Oris Super

The Oris Super watch brand was launched around 1963, this was before the Swiss Watch Statute was reversed so the early versions would have included Roskopf pin-pallet movements. However, once the Statute was reversed, Oris was able to use lever escapements in their offerings. This particular Oris Super has an ASST 1950/51 watch movement made by Adolph Schild SA.  The ASST 1950/51 was a lever movement available in the 1950s and 60s. As this is a lever movement, the watch must date post 1966 when the Swiss Watch Statute was finally reversed. Given that Oris produced its own in-house lever movement in 1968, this particular Oris Super wrist watch is likely to date from 1967 or 1968.

Vintage Oris Super wrist watch.
Vintage Oris Super wrist watch.

ASST 1950/51 watch movement

The ASST 1950/51 calibre was a manual wind watch movement. It was part of the AS 19XX series of movements, which were widely used by various watch brands during the mid-20th century, including Oris. The AS 1950/51 calibre measures 11.5’‘’ lignes (26 mm) in diameter, it features 17 jewels and uses a lever escapement with a nickel anular balance. It’s equipped with Incabloc shock protection and has a hairspring key adjust mechanism. It also has a date complication and a power reserve of 46 hours. Technically, the AS 1950/51 movement was considered very robust and reliable. However, the fragile date mechanism was known to be a challenge for watchmakers due to its tendency for parts to dislodge.

ASST 1950/51 calibre
ASST 1950/51 calibre.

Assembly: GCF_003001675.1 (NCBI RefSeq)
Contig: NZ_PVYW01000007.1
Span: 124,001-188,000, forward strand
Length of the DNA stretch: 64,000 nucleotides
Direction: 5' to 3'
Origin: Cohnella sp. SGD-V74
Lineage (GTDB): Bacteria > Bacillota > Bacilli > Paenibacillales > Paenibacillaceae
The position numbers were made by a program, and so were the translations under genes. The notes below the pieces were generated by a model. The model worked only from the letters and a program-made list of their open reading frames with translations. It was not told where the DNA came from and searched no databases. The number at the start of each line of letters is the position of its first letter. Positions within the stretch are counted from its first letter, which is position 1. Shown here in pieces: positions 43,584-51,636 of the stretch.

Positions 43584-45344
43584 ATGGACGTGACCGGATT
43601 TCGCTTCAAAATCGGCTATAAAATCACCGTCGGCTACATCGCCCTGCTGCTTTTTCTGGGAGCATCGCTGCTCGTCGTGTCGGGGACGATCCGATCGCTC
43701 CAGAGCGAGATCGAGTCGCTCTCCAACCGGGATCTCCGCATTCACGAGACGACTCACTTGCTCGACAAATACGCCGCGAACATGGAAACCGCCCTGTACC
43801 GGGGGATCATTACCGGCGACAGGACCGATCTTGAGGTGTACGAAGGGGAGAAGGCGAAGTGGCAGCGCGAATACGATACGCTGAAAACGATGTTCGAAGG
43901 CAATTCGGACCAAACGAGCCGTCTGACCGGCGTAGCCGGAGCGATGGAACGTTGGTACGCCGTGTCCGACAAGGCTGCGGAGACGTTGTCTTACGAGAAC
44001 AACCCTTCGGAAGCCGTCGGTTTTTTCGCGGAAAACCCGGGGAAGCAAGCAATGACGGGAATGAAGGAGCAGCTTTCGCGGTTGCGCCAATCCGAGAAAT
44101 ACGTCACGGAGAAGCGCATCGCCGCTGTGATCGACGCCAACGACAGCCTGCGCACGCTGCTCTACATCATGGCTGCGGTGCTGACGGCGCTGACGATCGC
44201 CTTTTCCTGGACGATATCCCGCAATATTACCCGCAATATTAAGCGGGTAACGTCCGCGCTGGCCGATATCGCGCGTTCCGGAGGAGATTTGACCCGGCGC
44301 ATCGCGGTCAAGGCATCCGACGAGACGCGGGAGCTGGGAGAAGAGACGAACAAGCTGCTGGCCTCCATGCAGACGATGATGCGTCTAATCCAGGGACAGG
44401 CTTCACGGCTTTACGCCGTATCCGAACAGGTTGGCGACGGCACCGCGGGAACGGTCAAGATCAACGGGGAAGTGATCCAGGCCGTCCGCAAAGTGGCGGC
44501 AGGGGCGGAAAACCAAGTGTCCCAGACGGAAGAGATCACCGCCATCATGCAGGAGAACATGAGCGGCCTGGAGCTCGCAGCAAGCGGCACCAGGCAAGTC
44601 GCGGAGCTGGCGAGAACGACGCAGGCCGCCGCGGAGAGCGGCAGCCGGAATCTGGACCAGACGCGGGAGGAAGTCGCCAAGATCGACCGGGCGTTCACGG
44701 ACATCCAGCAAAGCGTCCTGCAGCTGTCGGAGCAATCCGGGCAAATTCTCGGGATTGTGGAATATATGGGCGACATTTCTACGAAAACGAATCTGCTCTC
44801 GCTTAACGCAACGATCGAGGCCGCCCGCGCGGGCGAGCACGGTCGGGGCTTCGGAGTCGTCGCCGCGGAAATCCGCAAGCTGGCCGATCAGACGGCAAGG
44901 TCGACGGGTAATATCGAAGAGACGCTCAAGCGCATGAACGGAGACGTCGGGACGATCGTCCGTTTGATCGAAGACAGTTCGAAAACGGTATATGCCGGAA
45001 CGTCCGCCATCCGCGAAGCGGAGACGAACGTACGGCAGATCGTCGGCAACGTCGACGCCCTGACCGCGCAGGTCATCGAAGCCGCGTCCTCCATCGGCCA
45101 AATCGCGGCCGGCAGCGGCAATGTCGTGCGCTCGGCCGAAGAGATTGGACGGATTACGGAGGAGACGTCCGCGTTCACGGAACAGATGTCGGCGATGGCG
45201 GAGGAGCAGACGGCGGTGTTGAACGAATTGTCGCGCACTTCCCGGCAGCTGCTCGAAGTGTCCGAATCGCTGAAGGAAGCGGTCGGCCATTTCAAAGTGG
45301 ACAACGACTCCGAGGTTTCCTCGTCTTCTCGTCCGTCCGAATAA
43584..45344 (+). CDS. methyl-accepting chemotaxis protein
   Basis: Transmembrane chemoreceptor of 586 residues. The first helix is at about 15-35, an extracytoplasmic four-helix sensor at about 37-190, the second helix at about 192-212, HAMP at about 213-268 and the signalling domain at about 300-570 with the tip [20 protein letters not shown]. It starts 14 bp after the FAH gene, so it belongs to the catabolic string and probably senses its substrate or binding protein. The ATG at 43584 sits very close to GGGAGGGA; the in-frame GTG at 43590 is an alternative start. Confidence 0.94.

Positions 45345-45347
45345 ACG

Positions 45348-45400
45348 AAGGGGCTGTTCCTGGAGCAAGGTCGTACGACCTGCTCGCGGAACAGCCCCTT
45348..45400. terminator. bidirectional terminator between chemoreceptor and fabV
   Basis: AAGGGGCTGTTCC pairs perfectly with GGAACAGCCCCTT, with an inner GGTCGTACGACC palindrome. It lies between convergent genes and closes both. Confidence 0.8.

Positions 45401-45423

Dial & case

This charming Oris Super vintage watch has a stunning silvered sunburst dial in pristine condition. The dial is signed “Oris Super, 17 Jewels, T Swiss Made T”. Additionally, the dial has a subtly framed date aperture sitting at 3 o’clock and features gold plated applied baton hour markers with matching stick hands. A gold plated central seconds hand completes the dial. The dial sits beneath a domed acrylic (plexiglass) crystal, which shows some signs of use. It is not unusual, as in this case, for acrylic to show minor scratches from normal daily use. These could easily be reduced by buffing or polishing.

The “T Swiss Made T” marking indicates that the watch was made in Switzerland under strict terms and conditions. The “T” on either side of the marking indicates that the luminescence on the dial is triggered by tritium, a radioactive element, reacting with the paint on the hour markers and hands. Originally, this would have allowed users to read the time in the dark. Tritium was used for luminescence from the 1960s until the 1990s.

Vintage Oris Super case back.
Vintage Oris Super case back.

The case measures 35mm in diameter, excluding the winding crown and the lugs, which makes it a mid-sized watch. However, the watch appears much larger on the wrist, which is probably due to the very slim bezel which showcases the dial perfectly. The case is stainless steel with gold plating (10 microns). This is a vintage watch so naturally there are signs of previous wear, however, it has been well taken care of and is in overall excellent condition.

Related content

Oris official website.